I saw this excerpt posted by Sal Nunziato, over at his Burning Wood blog. I couldn't let the almost-always perfect words of Little Steven Van Zandt go by.
And, yes, as a dyed-in-the-wool Springsteen fan, I probably raise Van Zandt and the other members of the E-Street Band a little higher than they need to. (I don't care at all if Max Weinberg leaves Conan O'Brien to become The Tonight Show bandleader, for instance.) That being said, Van Zandt has such a clear and pure vision of what Rock and Roll should be. As in this speech from the South By Southwest Festival. The man understands the history and importance of Rock, and he's one of the more eloquent speakers on the subject I've ever heard.
Excerpt from Steve Van Zandt's induction speech for the Hollies at the Rock & Roll Hall of Fame March 15, 2010 New York City
You know, a lot of us in this room have been doing what we do a long time. We can't help it, I guess, if we take it all at least a little bit for granted. Sometimes some of us don't even show up. And we can't help but feel a little disappointed now that the business is pretty much artistically, financially, and spiritually bankrupt. With a few exceptions. And I say a few exceptions so you can pretend you're one of them.
It's temporary probably, a cycle type thing we hope. There's lots of great new bands out there and hopefully we can find a way to create an infrastructure to support them. But we can't help be a little jaded. A little cynical about what's going on, right?
So it's good once a year that we stop for a minute.
And think about what we do. And this is it.
This is our best night, right?
The Grammys, nice people, good show, a lot of fun but, with all due respect, it's mostly bullshit.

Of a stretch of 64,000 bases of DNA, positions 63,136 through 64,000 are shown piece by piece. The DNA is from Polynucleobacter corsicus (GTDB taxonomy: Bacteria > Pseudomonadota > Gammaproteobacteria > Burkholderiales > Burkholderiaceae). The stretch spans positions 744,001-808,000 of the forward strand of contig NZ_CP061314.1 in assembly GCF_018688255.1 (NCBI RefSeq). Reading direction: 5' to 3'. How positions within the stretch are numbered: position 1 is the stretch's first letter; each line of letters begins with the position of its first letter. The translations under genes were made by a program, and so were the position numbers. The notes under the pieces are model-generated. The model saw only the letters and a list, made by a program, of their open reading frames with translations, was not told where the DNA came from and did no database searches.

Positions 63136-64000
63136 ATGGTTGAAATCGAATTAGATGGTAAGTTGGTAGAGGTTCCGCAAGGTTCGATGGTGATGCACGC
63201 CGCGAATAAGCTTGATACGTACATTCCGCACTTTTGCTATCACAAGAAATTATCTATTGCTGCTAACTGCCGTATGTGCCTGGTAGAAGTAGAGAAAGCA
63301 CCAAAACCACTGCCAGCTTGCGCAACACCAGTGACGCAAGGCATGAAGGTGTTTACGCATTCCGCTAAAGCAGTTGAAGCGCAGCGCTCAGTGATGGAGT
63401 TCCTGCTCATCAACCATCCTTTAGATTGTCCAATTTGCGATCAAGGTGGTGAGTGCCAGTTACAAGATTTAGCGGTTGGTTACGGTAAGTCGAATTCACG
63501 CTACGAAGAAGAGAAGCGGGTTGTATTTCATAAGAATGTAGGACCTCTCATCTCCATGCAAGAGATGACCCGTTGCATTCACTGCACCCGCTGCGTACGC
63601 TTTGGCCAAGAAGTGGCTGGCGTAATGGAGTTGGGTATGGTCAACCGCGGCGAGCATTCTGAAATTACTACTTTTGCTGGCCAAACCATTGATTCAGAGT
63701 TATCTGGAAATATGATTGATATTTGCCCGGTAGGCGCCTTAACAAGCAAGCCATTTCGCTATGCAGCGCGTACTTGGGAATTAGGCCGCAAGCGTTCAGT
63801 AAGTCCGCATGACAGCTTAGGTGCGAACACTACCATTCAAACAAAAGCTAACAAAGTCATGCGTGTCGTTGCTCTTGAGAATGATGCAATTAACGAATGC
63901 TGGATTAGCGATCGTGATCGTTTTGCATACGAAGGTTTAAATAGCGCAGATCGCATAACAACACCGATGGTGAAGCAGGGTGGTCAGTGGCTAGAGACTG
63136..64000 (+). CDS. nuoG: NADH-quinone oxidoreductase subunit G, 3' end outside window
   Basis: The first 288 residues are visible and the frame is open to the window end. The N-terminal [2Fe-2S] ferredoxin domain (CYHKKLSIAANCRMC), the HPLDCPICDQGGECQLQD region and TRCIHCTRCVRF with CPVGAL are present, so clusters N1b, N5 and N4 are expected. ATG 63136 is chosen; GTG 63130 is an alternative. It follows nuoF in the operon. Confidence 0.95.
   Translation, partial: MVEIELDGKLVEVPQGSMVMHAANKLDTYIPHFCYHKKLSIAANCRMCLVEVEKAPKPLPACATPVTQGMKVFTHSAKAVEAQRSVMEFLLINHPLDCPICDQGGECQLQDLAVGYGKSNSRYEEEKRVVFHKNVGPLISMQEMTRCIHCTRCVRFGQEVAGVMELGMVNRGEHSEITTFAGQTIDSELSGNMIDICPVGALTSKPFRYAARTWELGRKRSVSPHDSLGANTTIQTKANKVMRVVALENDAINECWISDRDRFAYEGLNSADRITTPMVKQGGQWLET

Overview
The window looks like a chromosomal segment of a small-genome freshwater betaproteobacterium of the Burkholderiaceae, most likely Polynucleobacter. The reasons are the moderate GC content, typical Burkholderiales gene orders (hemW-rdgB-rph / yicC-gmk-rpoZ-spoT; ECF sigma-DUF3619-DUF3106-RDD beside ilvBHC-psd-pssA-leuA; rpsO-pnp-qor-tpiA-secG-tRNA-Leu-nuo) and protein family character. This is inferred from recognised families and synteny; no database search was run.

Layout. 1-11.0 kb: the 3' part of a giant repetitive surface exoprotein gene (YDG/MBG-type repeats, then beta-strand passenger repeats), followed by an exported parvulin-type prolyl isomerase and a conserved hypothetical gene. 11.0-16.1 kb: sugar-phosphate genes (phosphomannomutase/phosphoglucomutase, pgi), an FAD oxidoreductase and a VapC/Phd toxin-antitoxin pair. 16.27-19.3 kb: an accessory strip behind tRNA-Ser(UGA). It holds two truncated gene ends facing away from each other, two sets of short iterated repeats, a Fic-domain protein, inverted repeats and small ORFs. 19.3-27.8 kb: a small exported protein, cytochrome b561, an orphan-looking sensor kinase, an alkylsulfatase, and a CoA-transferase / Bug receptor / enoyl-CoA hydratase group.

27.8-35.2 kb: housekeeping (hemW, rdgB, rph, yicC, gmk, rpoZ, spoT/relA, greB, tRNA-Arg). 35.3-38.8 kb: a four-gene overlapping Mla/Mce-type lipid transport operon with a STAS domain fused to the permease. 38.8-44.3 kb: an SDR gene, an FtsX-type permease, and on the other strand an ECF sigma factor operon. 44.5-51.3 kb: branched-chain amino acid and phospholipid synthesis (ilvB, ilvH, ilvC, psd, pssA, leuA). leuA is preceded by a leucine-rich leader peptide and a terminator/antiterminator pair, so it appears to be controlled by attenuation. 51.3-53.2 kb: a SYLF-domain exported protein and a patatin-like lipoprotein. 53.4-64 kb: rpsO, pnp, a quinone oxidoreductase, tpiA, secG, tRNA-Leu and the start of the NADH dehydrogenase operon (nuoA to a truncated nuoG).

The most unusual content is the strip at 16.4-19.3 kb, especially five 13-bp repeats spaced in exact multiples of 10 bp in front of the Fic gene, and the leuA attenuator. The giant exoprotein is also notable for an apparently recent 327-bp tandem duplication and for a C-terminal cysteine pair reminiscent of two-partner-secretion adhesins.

The American Music Awards, nice people, a lot of fun, mostly bullshit.
But this Hall Of Fame thing really has just a little bit of bullshit. On the bullshit scale, this is pretty good. As frustrating as it can be. This is as good as it's gonna get. We should respect it and enjoy it.
Because this night makes us think about what we do. And when you rise ABOVE the bullshit for a minute, you realize something that day to day we don't think about often enough. And that is this-
This thing we do, it's beautiful.
Making music, creating art, inspiring people...motivating people... making people feel good...helping them understand a little bit about life, helping them get through the day...feel a little less confused...a little less alone. What Andrew Loog Oldham called the Industry of Human Happiness. It is truly a divine craft that we work our hands in.
Of course we didn't have any of these big ideas when we started. Frankly most of us were just trying to get laid. Maybe get a little famous. Maybe get a little rich. But mostly it was the pussy. And of course trying to avoid having to work for a living. Something really went wrong with that one! I don't want to name any names.
We are a strange combination of troubadours, court jesters, rabble rousers, and magicians, catching and communicating the mystical mystery of music. This would be a wonderful job in any era. But those of us who have lived in the time of what will surely be remembered as a Renaissance Period are truly blessed. I sincerely believe the 20-year period from 1951 to 1971 will be studied and analyzed for hundreds of years to come.
It may sound crazy but I actually believe history will be divided into the pre-60's, and post-60's. Because the '60's was the birth of consciousness. Everything changed. And not all for the better. We're still struggling with the fragmentation that inevitably comes with cultural changes THAT profound. Civil Rights, The Sexual Revolution, Women's Rights, Gay Rights, Questioning One's Government, the Explosion of the Teenage Marketplace, The Anti-War Movement, Computer Science, the introduction of Eastern Religion and thought to the West, the concept of a Global Community, the radical realization that our Constitution wasn't finished, and a new mass media to tell us all about it.